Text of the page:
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Data cabling

Discussion in 'DACs' started by Powertech, Oct 4, 2018.

  1. Powertech

    Powertech Active Member

    Messages:
    484
    Location:
    South Wales, U.K.
    As I will have either option, is it better to go with phono type SP/Dif or Toslink optical between CD player and DAC?
     

     

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  2. savatage1973

    savatage1973 Addicted Member

    Messages:
    6,030
    Location:
    NW Pennsylvania snow belt
    Doesn't really matter--both are asychronous means of data transfer--USB is synchronous, which is better.
     
  3. Powertech

    Powertech Active Member

    Messages:
    484
    Location:
    South Wales, U.K.
    Thanks for the heads up. I think I will try both and see if there is an audible difference.
     
  4. mroboto

    mroboto Super Member

    Messages:
    1,460
    Optical is electrically isolated, so , less concerns about ground loop or other noise problems.
     
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  5. Guest125

    Guest125 Active Member

    Messages:
    353
    Both come with their own advantages and disadvantages. SPDIF is the oldest and very reliable. Use RG6 quad shield with RCA termination for the best interconnect. TOSLINK comes with jitter issues, but is convenient. I always use SPDIF first.
     
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  6. JoeESP9

    JoeESP9 ESL's & tubes since 83

    Messages:
    16,374
    Location:
    Philadelphia PA
    IME it depends on the accuracy of the clock and associated circuits. With asynchronous the receiving device uses it's internal clock. This may be the better option especially with laptops. The best USB DAC's all operate asynchronously.

    Gordon Rankin of Wavelength Audio wrote the first asynchronous protocols for USB. IIRC he got a patent for it.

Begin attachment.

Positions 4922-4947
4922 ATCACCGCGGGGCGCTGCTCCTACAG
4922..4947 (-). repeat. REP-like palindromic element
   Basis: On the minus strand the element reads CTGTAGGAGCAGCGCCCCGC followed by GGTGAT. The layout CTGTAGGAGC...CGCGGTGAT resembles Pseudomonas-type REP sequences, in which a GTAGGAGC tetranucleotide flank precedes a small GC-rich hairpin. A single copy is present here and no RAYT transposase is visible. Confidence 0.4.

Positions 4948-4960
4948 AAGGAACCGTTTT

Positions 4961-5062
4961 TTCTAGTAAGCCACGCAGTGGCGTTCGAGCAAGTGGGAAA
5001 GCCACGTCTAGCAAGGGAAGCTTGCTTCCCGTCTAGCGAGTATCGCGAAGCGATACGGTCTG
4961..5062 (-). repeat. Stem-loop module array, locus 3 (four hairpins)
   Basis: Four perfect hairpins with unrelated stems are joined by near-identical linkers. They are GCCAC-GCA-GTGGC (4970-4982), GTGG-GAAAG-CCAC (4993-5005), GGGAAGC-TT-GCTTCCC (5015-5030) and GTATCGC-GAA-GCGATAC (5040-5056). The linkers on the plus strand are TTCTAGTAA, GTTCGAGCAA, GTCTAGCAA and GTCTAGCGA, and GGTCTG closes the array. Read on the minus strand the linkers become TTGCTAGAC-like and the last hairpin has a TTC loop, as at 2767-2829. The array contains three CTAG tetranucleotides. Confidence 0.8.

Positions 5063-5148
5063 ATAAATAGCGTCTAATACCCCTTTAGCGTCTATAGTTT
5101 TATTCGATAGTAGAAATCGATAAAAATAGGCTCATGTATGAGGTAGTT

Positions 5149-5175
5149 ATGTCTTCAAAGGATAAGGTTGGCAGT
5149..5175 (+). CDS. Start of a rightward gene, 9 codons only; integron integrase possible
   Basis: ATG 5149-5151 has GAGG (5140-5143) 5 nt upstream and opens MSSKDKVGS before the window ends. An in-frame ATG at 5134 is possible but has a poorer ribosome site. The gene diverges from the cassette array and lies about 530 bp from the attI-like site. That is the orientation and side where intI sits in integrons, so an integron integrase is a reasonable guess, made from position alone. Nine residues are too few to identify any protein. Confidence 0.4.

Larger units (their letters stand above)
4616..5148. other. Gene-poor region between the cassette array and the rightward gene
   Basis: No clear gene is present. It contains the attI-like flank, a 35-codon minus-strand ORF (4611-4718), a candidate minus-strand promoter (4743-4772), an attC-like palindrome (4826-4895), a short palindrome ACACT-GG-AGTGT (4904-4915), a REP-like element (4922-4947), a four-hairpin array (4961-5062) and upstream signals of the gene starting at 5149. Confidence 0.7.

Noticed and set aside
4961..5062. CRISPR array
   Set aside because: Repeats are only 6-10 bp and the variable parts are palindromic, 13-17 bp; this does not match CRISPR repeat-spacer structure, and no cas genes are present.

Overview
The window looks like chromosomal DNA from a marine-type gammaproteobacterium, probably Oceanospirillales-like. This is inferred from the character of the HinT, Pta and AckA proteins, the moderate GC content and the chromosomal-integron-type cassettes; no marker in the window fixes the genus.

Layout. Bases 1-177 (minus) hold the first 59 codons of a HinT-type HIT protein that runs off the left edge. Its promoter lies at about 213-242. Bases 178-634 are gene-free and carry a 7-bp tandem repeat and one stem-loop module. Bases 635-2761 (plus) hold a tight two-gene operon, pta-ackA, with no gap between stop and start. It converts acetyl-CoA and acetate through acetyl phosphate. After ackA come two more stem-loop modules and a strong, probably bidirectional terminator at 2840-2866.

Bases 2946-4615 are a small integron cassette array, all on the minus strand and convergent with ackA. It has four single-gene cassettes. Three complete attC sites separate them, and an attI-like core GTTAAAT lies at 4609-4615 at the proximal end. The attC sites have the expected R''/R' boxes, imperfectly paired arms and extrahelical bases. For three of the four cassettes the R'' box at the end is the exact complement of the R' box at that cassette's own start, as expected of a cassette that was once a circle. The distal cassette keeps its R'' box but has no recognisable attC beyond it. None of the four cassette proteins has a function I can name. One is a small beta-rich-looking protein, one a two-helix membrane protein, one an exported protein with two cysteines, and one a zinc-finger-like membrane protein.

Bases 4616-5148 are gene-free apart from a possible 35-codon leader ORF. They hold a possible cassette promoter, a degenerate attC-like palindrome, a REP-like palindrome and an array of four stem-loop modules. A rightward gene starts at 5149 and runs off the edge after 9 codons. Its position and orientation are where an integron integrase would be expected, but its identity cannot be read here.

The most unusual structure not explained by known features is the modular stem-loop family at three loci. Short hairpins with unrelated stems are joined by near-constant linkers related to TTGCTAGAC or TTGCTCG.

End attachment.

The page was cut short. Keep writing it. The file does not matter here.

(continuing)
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  7. gvl

    gvl Super Member

    Messages:
    1,012
    Generally shouldn't matter with a good DAC, may matter on lesser DACs. Coax is considered to be better than Toslink. Quality gear should be using isolation transformers on coax to avoid noise/ground loop problems. Cables are cheap enough, try both and see if you can pick any differences.
     
  8. E-Stat

    E-Stat AK Subscriber Subscriber

    Messages:
    6,271
    The Toslink (optical) standard has higher inherent jitter. I prefer S/PDIF using a 1.5M cable to minimize reflections.
     
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  9. for_p1

    for_p1 Addicted Member

    Messages:
    5,485
    Location:
    North TX
    I do NOT recommend to use Toslink or S/PDIF with any DAC that does NOT re-clock input stream. In both cases excessive jitter is unavoidable. With re-clocking or asynchronous rate converter jitter is completely eliminated.
     
  10. gvl

    gvl Super Member

    Messages:
    1,012
    SPDIF interfaces have come a long way... Chips like WM8805 or AKM4113 are fairly effective in recovering stable clock from jittery inputs.
     
  11. House de Kris

    House de Kris Loud-n-Deep

    Messages:
    2,231
    Location:
    Texas
    Folks, both Coax and TOSLINK use the SPDIF protocol. So to say, "I prefer SPDIF to TOSLINK," doesn't really make sense. Saying you prefer Coax to TOSLINK makes sense. Saying you prefer copper to plastic makes sense. Saying you prefer electrical to optical makes sense.
     

     

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  12. E-Stat

    E-Stat AK Subscriber Subscriber

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    I avoid Toslink. Yes, coaxial via BNC.
     
  13. House de Kris

    House de Kris Loud-n-Deep

    Messages:
    2,231
    Location:
    Texas
    In my experience, jitter can never be completely eliminated. Heck, even passing a signal through a couple inches of PC trace has the potential of inducing an increase in measurable jitter. An SPDIF interface typically induces a "cyclical, correlated" jitter. Reclocking this stream will trade that flavor of jitter for "cyclical, uncorrelated" jitter. An asynchronous interface has the greatest chance of having the less benign form of jitter, "random," but it too will probably have a bit of cyclical uncorrelated jitter due to the power supply to the local clock.
     
  14. Guest125

    Guest125 Active Member

    Messages:
    353
    ESS Sabre DAC's has a very good internal jitter elimination section for SPDIF inputs, where the incoming samples are "time-aligned" and picked up at the internal clock's pace. It's one of the reasons I like the Yamaha I use.
     

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